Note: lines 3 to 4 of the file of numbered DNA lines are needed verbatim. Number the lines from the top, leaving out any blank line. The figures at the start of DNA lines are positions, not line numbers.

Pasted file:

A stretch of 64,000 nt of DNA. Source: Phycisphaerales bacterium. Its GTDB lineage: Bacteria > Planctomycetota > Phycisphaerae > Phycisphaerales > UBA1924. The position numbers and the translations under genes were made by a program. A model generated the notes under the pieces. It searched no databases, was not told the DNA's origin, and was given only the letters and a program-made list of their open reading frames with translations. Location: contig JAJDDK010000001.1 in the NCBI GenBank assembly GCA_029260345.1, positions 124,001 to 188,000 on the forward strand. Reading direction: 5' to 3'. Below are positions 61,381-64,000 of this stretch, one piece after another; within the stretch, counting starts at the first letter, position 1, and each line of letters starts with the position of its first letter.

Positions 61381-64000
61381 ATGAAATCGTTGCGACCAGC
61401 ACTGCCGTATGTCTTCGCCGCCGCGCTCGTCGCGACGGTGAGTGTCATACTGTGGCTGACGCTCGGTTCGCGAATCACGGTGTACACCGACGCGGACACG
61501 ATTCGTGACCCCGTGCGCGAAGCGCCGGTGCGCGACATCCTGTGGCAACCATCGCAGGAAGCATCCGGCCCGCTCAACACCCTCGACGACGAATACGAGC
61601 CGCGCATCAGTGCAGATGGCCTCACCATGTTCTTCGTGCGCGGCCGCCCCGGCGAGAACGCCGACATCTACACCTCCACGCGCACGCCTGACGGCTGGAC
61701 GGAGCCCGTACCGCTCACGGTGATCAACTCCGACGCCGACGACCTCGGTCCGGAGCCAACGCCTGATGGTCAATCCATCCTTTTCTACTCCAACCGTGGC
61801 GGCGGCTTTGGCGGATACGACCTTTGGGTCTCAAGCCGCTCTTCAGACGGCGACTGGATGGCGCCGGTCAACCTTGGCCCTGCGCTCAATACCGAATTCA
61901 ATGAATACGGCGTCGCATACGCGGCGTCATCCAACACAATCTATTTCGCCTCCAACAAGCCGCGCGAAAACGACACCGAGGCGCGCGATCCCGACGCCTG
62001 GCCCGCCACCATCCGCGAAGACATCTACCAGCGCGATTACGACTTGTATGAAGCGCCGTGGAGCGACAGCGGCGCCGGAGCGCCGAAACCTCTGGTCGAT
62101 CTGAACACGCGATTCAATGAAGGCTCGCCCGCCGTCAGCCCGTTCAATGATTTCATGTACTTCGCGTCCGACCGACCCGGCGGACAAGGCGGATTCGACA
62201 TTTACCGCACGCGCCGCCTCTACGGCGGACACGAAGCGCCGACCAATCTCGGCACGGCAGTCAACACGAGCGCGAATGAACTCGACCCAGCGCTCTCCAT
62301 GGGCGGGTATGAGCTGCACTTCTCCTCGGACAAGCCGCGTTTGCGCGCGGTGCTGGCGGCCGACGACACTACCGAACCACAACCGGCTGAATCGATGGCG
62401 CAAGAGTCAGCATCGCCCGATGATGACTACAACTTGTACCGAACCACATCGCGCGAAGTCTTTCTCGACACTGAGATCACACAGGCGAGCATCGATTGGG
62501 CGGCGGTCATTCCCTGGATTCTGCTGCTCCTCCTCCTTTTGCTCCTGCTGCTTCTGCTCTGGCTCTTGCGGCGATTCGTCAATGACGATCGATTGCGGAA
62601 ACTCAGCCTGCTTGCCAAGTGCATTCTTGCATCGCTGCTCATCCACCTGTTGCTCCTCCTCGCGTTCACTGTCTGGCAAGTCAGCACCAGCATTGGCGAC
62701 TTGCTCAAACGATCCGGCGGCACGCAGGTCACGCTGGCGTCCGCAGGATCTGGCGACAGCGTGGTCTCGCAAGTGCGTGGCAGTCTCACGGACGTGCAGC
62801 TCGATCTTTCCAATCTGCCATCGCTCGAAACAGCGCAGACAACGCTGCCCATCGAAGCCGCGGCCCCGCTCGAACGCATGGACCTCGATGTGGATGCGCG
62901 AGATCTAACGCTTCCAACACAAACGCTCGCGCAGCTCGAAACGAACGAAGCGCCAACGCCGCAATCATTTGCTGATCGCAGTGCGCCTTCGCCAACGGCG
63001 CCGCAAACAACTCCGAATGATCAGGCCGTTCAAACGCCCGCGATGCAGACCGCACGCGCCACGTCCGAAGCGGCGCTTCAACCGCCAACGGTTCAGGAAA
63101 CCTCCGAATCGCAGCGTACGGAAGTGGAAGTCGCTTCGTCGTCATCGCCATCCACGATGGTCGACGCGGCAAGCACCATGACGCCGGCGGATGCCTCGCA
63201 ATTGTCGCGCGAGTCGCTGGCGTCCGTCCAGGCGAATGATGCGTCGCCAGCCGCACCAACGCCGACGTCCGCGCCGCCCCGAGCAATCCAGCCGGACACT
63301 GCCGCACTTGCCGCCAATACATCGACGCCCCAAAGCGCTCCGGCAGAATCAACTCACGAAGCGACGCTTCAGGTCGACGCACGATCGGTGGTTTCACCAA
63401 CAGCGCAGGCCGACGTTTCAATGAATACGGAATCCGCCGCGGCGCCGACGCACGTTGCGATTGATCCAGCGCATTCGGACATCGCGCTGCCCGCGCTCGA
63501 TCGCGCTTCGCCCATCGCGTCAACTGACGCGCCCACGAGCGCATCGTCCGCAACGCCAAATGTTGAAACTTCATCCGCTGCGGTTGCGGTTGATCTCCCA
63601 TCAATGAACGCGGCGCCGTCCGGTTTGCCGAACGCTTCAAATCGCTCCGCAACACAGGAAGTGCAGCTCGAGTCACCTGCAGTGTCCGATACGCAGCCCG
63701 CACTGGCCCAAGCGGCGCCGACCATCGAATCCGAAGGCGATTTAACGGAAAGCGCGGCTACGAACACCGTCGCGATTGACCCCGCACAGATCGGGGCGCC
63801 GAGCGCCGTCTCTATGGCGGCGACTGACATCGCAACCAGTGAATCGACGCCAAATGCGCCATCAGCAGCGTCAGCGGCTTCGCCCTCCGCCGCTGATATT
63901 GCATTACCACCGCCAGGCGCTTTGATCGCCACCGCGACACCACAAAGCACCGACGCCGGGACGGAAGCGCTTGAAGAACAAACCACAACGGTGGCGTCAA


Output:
61381 ATGAAATCGTTGCGACCAGC
61401 ACTGCCGTATGTCTTCGCCGCCGCGCTCGTCGCGACGGTGAGTGTCATACTGTGGCTGACGCTCGGTTCGCGAATCACGGTGTACACCGACGCGGACACG